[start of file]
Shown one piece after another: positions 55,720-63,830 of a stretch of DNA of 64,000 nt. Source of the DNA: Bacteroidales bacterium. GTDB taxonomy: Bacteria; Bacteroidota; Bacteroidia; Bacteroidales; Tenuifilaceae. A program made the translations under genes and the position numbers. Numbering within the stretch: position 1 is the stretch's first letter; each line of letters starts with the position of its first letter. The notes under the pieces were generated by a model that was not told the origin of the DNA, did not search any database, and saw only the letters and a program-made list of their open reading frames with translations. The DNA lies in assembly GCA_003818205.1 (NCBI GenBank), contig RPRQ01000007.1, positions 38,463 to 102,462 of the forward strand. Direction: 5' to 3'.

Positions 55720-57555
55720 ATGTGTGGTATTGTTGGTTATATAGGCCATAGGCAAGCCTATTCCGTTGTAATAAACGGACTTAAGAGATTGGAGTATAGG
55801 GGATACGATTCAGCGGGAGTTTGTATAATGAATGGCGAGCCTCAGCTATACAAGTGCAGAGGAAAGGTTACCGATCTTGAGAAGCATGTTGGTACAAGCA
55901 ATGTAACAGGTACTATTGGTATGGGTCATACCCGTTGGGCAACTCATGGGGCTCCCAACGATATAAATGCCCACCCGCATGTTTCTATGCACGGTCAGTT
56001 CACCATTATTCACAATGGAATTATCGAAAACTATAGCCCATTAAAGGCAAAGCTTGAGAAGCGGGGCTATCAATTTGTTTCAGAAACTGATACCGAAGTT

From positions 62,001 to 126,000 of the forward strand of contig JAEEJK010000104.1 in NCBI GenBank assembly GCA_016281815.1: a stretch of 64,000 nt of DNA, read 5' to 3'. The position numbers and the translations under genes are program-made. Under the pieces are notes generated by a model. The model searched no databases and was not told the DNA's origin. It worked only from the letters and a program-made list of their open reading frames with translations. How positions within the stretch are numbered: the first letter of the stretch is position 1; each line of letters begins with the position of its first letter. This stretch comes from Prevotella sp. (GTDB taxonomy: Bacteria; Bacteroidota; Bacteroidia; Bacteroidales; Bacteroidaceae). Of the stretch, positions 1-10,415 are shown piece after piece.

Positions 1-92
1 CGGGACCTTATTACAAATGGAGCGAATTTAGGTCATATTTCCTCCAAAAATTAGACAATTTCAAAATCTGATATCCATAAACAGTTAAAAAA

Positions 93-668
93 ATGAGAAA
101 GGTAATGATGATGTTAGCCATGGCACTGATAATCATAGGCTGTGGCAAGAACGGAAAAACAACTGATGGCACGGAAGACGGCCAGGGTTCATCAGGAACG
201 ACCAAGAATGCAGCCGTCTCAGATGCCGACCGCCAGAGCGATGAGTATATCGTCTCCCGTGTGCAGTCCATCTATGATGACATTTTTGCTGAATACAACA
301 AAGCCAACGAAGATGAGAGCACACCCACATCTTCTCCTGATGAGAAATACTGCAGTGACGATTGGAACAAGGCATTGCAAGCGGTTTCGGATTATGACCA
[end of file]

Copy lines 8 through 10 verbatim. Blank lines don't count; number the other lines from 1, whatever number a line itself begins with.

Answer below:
Positions 1-92
1 CGGGACCTTATTACAAATGGAGCGAATTTAGGTCATATTTCCTCCAAAAATTAGACAATTTCAAAATCTGATATCCATAAACAGTTAAAAAA

Positions 93-668